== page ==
Attorney General Sends SAKI Sexual Assault Kits to Two Additional Labs for Testing; Testing Complete on 862 Previously Unsubmitted Sexual Assault Kits

MADISON, Wis. – Attorney General Brad Schimel announced today that  Wisconsin’s Sexual Assault Kit Initiative (WiSAKI), a statewide effort to address the decades-old accumulation of previously unsubmitted sexual assault kits that were in the possession of local law enforcement agencies and hospitals, will complete testing by the end of 2018 and two additional labs have been contracted to test these kits.

“Testing sexual assault kit evidence is a top priority for me and my team at DOJ,” said Attorney General Schimel. “Some of these sexual assault kits have been sitting in hospitals and evidence rooms for almost twenty years, and further delay is not an option. At DOJ we’ve been monitoring the changing testing capacity of labs nationwide, and when space opened up, we jumped at the opportunity to get more kits in more labs for testing. In less than three years, DOJ and local law enforcement will have tested the kits that have built up for decades, and justice can be served to sexual assault survivors.”

In November 2016, grantors certified the first phase of Wisconsin’s previously unsubmitted sexual assault kits and DOJ was permitted to initiate testing, including sending 200 sexual assault kits per month to Bode Cellmark Forensics. DOJ has continually monitored the capacity of labs in the nation, and in 2017, DOJ was awarded supplemental grants from the U.S. Bureau of Justice Assistance (BJA), which allowed DOJ to contract with Sorenson Forensics, in Salt Lake City, Utah and Marshall University Forensics Science Center, in Huntington, West Virginia to test WiSAKI kits, which began in January 2018. Sorenson has contracted to test 1,000 kits, and Marshall University will test 300 kits by the end of 2018.

Out of the 6,350 kits inventoried, 3,922 kits are currently designated for testing. Of the kits designated for testing, testing is complete on 862 kits. Another 2,001 kits are in the process of being tested at the external labs.

In September 2015, DOJ was awarded two, $2 million grants to implement WiSAKI and test previously unsubmitted sexual assault kits. In order to expedite this testing and ensure current work at the Wisconsin State Crime Laboratory (WSCL) could continue without interruption, DOJ needed to outsource the testing of previously unsubmitted sexual assault kits to outside laboratories. After receiving permission from WiSAKI grantors in early 2016, DOJ submitted a request for bid (RFB) for the testing of sexual assault kits in March 2016. However, DOJ received no responses to the RFB, due to the volume of untested sexual assault kits across the country being submitted to private labs and the stringent requirements placed on labs. The WSCL is the only nationally recognized accredited laboratory for DNA testing by ASCLD/LAB under ISO/IEC 17025:2005 testing standards in Wisconsin. Bode and Sorenson laboratories are the only two private labs in the country with the same accreditation and capability to test this volume of sexual assault kits in Wisconsin and from dozens of SAKI sites across the country. These labs have been inundated with requests for assistance due to there being 30 sexual assault kit initiatives currently underway throughout the country. DOJ published another RFB in July 2016, and Bode, as the sole responder, was awarded the contract in July 2016 to test 3,000 sexual assault kits, beginning in January 2017, after the grantors certified the inventory of previously unsubmitted kits.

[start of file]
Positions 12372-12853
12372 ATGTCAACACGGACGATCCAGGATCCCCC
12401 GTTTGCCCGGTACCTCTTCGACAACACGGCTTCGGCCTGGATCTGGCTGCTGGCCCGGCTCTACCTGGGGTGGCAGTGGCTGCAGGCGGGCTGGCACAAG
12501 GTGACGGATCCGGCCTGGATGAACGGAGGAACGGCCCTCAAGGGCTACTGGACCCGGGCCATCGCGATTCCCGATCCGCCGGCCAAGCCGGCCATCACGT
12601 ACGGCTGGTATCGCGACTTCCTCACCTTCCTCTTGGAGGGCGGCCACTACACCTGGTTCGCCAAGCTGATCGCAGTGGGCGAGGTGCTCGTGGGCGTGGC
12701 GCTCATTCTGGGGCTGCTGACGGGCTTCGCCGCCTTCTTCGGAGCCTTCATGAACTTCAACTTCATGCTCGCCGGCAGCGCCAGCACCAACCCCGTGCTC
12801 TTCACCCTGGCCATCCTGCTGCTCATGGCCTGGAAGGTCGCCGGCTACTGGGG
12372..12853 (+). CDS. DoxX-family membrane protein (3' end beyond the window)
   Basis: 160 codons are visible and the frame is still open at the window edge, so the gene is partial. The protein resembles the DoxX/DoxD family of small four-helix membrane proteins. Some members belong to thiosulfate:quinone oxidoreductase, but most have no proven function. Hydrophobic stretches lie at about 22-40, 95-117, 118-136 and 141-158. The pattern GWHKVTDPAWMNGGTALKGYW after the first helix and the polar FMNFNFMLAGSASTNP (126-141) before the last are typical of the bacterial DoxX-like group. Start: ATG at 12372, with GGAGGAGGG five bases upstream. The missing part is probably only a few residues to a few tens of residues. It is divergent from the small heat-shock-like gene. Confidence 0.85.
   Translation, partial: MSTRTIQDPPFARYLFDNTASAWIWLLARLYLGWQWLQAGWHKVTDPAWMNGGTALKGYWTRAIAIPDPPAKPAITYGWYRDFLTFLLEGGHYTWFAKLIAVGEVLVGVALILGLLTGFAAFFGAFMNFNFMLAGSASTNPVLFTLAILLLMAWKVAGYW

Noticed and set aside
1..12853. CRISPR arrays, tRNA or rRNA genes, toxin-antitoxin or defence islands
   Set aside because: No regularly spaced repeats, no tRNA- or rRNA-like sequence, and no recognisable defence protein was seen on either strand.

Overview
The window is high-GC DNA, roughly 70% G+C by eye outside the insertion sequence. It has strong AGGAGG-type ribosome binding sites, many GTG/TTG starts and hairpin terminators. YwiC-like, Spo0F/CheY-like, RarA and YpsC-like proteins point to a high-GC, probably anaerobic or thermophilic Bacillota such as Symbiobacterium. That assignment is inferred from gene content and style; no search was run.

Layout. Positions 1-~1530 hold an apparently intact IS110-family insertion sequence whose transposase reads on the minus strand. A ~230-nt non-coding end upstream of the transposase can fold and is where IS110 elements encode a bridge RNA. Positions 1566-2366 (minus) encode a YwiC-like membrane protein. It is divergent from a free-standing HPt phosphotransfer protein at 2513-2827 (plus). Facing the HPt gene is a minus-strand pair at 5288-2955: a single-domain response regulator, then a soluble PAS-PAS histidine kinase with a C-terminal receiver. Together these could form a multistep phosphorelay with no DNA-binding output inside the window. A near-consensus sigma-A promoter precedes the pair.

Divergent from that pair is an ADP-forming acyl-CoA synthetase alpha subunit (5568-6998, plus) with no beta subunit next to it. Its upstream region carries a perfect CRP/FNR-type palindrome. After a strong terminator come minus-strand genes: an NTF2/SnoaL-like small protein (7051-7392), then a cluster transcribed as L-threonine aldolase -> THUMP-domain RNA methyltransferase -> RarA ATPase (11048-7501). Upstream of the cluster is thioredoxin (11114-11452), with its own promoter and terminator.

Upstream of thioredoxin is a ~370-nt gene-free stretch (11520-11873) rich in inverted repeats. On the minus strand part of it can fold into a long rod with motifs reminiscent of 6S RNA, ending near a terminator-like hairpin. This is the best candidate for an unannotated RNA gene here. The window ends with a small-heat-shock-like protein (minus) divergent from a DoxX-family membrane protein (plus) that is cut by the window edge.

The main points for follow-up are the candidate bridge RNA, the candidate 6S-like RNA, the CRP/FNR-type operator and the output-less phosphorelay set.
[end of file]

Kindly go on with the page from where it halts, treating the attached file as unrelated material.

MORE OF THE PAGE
WiSAKI is a statewide effort to address the accumulation of previously unsubmitted sexual assault kits and the systems that resulted in the accumulation. In addition to testing of these sexual assault kits, DOJ has laid out the following plan:

  • Create a team dedicated to WiSAKI to assist local jurisdictions with victim notification protocols, as well as with the investigation and prosecution of cases that may arise from the testing of unsubmitted sexual assault kits. The team is made up of one victim services specialist, two special agents, one assistant attorney general, and one research analyst.
  • Complete an inventory of all unsubmitted sexual assault kits at all programs and hospitals conducting sexual assault forensic exams and at the state’s 557 law enforcement agencies.
  • Test unsubmitted sexual assault kits that have been designated for testing.
  • Expand the sexual assault response training program to equip more law enforcement officers, prosecutors, sexual assault nurse examiners, and victim advocates with the specialized knowledge and resources needed to properly respond to sexual assault cases.
  • Implement a sexual assault kit tracking system that will track a kit from the point of manufacture, to hospitals, to law enforcement, and through submission to the state crime lab. This system is intended to offer an option for survivors to access information about the location of their kit and will provide a mechanism for the ongoing auditing of sexual assault kit submissions.

In 2016, BJA also awarded DOJ $780,000 for the distribution to sexual assault service providers in counties with the highest number of unsubmitted sexual assault kits. Those counties are Brown, Dane, Fond du Lac, Kenosha, Outagamie, Racine, Rock, Sauk, and Winnebago.

Any survivor who had a sexual assault kit collected and does not know if their kit was tested for the presence of DNA evidence can call 1-800-446-6564 or go to for information and assistance. Survivors will also be referred to local advocacy and support services.

For more information about Attorney General Schimel’s efforts to address the accumulation of previously unsubmitted sexual assault kits, go to